Obviously everybody has different directions and different games. You know she's a good young player, and, you know, it's always tough coming into a match where, you know, your opponent has not much to lose.
You know, they want that experience, and they're going to go out there and, you know, going to try to play their best tennis. Because if they lose, they don't feel like they lost much because they weren't expected to win, so...

Q. Looking ahead to the French Open, what do you expect from the Williams sisters? I always find that a little tough to judge where they're at. What are your thoughts?
MARIA SHARAPOVA: Well, you can never underestimate them. They're obviously great champions and big fighters, and they have all the experience in the world. No matter how many matches they have played or not, in the bigger stages of the tournament they've got this experience.
You know, that's what makes them good, is the majority of the time they find ways to win. You obviously can never underestimate them as opponents.

Q. Bye-bye No. 1 in the world now. If you have to pick just one opponent, do you pick Serena an Ivanovic? One opponent of yours, like No. 1 in the world you are today. So is it Serena or someone else, like first opponent? The best opponent of you. Do you think it's Serena or Ivanovic?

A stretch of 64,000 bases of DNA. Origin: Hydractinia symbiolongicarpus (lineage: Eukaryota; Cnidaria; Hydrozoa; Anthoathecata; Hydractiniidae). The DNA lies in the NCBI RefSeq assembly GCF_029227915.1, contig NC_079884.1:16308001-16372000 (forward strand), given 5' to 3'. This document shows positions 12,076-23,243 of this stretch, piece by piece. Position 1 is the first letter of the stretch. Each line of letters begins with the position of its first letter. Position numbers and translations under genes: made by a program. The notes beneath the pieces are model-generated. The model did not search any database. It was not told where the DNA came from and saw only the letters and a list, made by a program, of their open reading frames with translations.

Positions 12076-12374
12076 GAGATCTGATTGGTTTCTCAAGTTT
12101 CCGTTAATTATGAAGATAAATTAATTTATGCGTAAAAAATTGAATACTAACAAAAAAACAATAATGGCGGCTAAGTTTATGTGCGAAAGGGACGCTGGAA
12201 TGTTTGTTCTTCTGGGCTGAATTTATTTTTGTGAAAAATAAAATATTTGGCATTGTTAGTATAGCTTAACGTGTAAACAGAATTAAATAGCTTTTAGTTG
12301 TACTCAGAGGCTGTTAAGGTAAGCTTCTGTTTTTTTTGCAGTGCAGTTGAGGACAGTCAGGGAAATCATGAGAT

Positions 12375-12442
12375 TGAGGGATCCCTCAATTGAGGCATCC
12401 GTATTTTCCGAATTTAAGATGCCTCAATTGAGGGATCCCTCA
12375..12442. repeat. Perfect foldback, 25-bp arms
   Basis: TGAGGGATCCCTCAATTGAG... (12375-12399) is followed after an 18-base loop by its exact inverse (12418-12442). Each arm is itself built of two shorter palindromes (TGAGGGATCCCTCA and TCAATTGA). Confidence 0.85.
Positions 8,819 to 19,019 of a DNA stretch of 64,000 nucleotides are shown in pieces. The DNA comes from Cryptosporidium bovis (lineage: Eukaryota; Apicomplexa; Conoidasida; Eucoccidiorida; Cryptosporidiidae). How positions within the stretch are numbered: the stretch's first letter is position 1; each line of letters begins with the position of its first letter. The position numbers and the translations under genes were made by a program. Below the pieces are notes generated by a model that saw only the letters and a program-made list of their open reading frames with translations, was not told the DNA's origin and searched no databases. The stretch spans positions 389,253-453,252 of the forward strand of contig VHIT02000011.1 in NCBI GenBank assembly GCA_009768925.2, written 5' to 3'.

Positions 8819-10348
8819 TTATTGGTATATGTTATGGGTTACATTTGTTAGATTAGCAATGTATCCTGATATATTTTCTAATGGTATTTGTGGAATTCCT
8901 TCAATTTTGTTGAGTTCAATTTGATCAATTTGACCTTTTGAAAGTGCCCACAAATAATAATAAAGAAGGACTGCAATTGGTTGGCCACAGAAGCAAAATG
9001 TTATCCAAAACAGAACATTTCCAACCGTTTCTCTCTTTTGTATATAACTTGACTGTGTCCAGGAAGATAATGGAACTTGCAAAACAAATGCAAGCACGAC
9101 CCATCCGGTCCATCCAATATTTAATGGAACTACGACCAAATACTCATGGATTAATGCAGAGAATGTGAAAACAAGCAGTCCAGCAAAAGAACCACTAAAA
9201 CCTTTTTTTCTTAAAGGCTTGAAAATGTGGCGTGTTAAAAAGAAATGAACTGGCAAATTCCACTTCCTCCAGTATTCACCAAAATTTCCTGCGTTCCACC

MARIA SHARAPOVA: I mean, every opponent's game is different, and on any given day it's a different situation and a different match. No matter -- we can play today and then we're going to play tomorrow and the result can be completely different.
You know, there is such a thin line in tennis, especially between wining and losing. Sometimes you go into a match and you're playing your best tennis and you end up losing the match against somebody like Serena or another opponent.
Sometimes you go into the match not playing your best tennis and you win and you leave the court and ask yourself questions like, How does that happen sometimes?
But that's what makes this game good. That's what makes it exciting: It's individual and one-on-one. Every day is different.

Q. (From Italian) You always play seems like with extraordinary intensity, and it's very exciting to watch you. Were you always so involved since you were a child, or was there a moment in your career, perhaps when you were training in Bradenton, in Florida, where you said, From today I'm going to be more aggressive and more emotionally involved?